Sens. Mark Kirk (left) and Joe Manchin ditch their caucus lunches every Thursday to eat together. Other Members are invited to stop by.
“We like to talk football, we’re from adjoining states, and we got elected in the same year. We enjoy having dinner together,” Alexander said.
Although his bipartisan breakfasts — once attended by 40 Members — grew “harder and harder to schedule,” Alexander hasn’t given up his hope of bringing Democrats and Republicans together. He now works with Sen. Charles Schumer (D-N.Y.) to host wine-and-cheese receptions in the Rules Committee Room following Monday night votes. On average, 10 to 12 attend.
But the time issue always circles back. Alexander’s numerous experiences scheduling bipartisan events have taught him that bringing Democrats and Republicans together is no easy feat.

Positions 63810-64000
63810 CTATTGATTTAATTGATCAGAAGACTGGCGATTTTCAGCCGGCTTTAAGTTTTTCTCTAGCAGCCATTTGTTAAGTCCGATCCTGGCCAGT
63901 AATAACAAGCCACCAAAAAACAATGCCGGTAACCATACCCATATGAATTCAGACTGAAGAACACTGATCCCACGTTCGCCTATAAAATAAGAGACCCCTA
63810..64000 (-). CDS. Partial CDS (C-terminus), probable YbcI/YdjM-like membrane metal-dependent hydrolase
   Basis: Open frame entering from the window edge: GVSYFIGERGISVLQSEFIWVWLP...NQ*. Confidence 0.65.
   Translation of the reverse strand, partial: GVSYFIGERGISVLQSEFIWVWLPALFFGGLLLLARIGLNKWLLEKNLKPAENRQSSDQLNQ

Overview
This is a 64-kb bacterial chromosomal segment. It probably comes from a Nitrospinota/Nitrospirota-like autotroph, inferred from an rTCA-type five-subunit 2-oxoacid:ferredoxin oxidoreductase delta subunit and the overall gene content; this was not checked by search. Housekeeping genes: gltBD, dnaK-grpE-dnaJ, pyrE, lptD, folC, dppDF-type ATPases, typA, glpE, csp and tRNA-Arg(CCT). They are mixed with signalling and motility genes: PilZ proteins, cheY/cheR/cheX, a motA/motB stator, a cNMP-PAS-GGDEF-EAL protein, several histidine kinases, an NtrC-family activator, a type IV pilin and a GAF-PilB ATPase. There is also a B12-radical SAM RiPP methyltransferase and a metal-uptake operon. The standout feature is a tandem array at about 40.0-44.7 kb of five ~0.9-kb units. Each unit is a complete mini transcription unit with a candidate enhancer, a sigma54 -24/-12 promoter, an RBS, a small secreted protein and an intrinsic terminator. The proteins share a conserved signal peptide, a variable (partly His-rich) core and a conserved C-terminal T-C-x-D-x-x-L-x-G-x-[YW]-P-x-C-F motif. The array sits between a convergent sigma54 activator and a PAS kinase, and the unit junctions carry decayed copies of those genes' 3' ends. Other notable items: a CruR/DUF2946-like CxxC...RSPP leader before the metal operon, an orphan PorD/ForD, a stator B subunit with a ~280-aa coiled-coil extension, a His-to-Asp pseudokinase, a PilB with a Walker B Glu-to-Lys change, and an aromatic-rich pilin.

“Most of our days start at 6 a.m., and they’re not over until after dinner or at night,” he said. The Senate “is a busy group of 100 men and women, and it’s difficult to insert anything else into those schedules.”
“It’s hard for them to find free time,” said Morella, who is now an American University faculty member. “Situations don’t bring them together; it’s not their fault.”
Manchin said Members should make bipartisan activities a higher priority. He and Kirk plan to continue their bipartisan dates and hope their colleagues will eventually follow suit.
But in today’s Congressional culture, that’s improbable. After a recent luncheon, Manchin invited Kirk to a Democratic budget meeting. Kirk hesitated because the meetings are typically partisan affairs, but Manchin wanted to shake things up.
That turned out to be harder than they thought. When Kirk entered the room full of Democrats in the middle of Sen. Kent Conrad’s (D-N.D.) budget briefing, he was asked to leave. The meeting was “Democrats only.”